The Buffalo Bills are in the midst of their first OTAs (organized team activities) in preparation for the 2012 NFL season, and there are several Bills players on offense that need to step up their games in order for Buffalo to have a successful season.
Despite missing the 2012 NFL playoffs for the 12th consecutive season with a 6-10 record after a hot 5-2 start to the season, the Buffalo Bills made great strides in terms of production and improvement of the young core they are developing.
After a red-hot start to the 2011 season in which Ryan Fitzpatrick led the team to a 4-2 record while throwing for 1,477 yards, 12 touchdowns and just seven interceptions, the Buffalo Bills' quarterback was signed to a six-year, $59 million contract.
However, after he signed the deal everything went downhill, as the Bills finished the season with a 6-10 record. Shortly after the season concluded, it was reported that Fitzpatrick played much of the season with four cracked ribs and a bruised sternum, caused by a devastating hit in a 23-0 victory over the Washington Redskins.
Fitzpatrick finished the season completing 62 percent of his passes, while throwing for 3,832 yards, 24 touchdowns and a league-leading 23 interceptions.
This offseason, he has been working on his throwing mechanics with quarterback coach, David Lee. Fitzpatrick has realized his shortcomings in his footwork, telling BuffaloBills.com
"He’s all about the lower half...The footwork, making sure you’re not getting your feet in the way of your hips when you’re throwing the ball. That’s something we’ve worked on a lot because I have an issue with balls I’m throwing to my left, just making sure everything is open so I’m not closing my hips off and can’t fire with balls dying. There are a lot of things that we have been looking at after he made a bunch of clips from last year of specific throws that I’ve struggled with."
Hopefully with a full offseason to work on his footwork and throwing mechanics, Fitzpatrick will be ready to take the reigns during his third season as the starter for the Bills.
The Buffalo Bills selected Georgia's left tackle, Cordy Glenn, with the No. 41 overall pick in the second round of the 2012 NFL draft. While many pundits saw him as a better fit for the guard position, general manager Buddy Nix clearly sees him as a left tackle. Said he:
"We've been trying to get a guy that we thought was good enough to be a starting left tackle in this league, and we thought Cordy Glenn was that guy from the start..."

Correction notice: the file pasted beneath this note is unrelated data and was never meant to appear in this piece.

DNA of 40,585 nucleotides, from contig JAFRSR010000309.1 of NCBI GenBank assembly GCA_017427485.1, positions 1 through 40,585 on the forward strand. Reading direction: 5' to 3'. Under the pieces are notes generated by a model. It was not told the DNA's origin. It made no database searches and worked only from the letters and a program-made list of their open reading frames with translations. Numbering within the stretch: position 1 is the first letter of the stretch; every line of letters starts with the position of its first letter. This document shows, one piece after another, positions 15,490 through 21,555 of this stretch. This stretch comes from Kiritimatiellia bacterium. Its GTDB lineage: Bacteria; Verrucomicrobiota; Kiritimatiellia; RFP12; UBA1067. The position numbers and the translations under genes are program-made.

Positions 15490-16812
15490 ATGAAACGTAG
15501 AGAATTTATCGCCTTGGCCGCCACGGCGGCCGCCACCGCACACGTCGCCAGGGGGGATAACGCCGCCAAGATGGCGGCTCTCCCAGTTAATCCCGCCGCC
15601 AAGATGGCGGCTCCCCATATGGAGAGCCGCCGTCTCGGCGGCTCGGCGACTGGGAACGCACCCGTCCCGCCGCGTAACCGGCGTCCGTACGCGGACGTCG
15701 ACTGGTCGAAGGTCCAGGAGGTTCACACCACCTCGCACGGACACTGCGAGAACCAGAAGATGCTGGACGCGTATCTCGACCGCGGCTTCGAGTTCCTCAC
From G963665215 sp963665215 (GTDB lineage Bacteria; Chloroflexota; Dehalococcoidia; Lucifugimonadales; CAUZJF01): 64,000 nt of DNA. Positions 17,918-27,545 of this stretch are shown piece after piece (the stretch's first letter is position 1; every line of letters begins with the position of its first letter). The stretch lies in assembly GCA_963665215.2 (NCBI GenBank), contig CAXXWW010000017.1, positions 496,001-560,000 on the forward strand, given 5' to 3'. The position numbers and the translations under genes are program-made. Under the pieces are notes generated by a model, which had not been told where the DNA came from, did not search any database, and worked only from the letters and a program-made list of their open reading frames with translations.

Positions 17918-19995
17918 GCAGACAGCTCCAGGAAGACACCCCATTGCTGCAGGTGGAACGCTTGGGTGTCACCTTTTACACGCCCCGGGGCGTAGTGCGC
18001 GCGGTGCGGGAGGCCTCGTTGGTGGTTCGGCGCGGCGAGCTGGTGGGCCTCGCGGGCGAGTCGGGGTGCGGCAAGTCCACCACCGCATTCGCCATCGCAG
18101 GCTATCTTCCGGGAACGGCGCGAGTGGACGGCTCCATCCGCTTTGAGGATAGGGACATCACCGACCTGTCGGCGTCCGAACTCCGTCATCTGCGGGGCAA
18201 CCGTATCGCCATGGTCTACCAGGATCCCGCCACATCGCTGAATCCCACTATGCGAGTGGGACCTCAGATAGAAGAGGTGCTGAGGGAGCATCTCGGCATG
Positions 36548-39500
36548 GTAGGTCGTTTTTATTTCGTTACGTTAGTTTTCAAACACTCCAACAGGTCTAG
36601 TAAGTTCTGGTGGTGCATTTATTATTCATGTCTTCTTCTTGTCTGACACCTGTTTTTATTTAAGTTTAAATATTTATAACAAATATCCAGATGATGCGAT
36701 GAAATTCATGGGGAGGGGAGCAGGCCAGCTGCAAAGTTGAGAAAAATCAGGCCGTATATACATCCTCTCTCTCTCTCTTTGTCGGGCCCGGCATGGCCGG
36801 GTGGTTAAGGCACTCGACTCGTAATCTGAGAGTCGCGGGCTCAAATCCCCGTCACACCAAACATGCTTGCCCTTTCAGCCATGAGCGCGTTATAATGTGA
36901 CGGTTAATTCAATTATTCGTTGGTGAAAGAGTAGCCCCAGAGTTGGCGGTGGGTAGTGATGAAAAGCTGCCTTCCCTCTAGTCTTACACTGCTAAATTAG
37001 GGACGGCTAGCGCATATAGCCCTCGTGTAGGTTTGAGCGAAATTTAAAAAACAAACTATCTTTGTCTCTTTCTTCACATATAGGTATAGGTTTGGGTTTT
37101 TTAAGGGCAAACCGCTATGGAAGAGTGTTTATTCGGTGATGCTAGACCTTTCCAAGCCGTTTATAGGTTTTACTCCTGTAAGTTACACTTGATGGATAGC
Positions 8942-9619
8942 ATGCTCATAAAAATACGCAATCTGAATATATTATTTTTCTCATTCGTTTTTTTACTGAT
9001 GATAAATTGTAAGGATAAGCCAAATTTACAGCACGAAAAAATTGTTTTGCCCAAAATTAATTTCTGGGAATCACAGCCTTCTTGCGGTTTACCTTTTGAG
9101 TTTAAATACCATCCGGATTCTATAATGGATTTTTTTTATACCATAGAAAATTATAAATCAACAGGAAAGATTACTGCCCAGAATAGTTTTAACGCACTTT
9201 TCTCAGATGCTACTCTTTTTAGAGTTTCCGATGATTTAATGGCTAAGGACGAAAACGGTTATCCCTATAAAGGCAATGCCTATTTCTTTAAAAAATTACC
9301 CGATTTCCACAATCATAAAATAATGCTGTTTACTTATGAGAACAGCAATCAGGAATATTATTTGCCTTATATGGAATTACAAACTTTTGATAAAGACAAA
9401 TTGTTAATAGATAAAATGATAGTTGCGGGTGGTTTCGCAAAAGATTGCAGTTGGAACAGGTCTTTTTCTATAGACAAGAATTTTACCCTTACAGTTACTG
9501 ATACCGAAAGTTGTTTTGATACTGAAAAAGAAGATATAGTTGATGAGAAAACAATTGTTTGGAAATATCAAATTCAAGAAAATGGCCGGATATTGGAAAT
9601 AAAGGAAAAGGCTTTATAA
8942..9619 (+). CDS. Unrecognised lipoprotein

Glenn played 50 games for the Bulldogs, seeing time across the whole offensive line, with 28 starts at left guard, 18 starts at left tackle and four starts at right guard.
Last year, with Demetress Bell often injured, then-rookie tackle Chris Hairston made seven starts on the blind side and performed fairly well. However, he hasn't seen any first-team reps throughout OTAs, and with right tackle Erik Pears signed to a new deal, Hairston seems like the odd man out.
Coach Chan Gailey has had nothing but praise for the massive 6'6" 346-pounder.
"He’s done a good job. He’s got some things to learn,” said Gailey. ”The speed of this game is so different. So he’s got a lot of learning to do. He’s got physical talent and he’s got ability. He’s got a work ethic that will allow him to get there. He just needs as many reps as he can possibly get between now and the first game of the year.”
Glenn has taken every first-team rep throughout the entire offseason workout program, and the second rounder is the front runner to protect Ryan Fitzpatrick.
Last season, wide receiver Donald Jones earned the No. 2 wide receiver role for the Buffalo Bills. Jones was having a decent year, catching 23 passes for 231 yards and a score, despite being plagued with injuries that caused him to be placed on injured reserve halfway through the season.
This year, he is fully recovered and ready to go. Head coach Chan Gailey says that Jones still has the upper hand over rookie T.J. Graham and Marcus Easley as the No. 2, but isn't making the situation crystal clear, telling BuffaloBills.com
“It’s too early. To be honest with you, you can ask me about the third week in training camp and I’m going to tell you it’s too early. We’ll know exactly where we stand and it all works itself out by the time we get to the first ball game. We’ve got two or three guys that have done a great job. Donald Jones is probably a little bit ahead of everybody at this point.”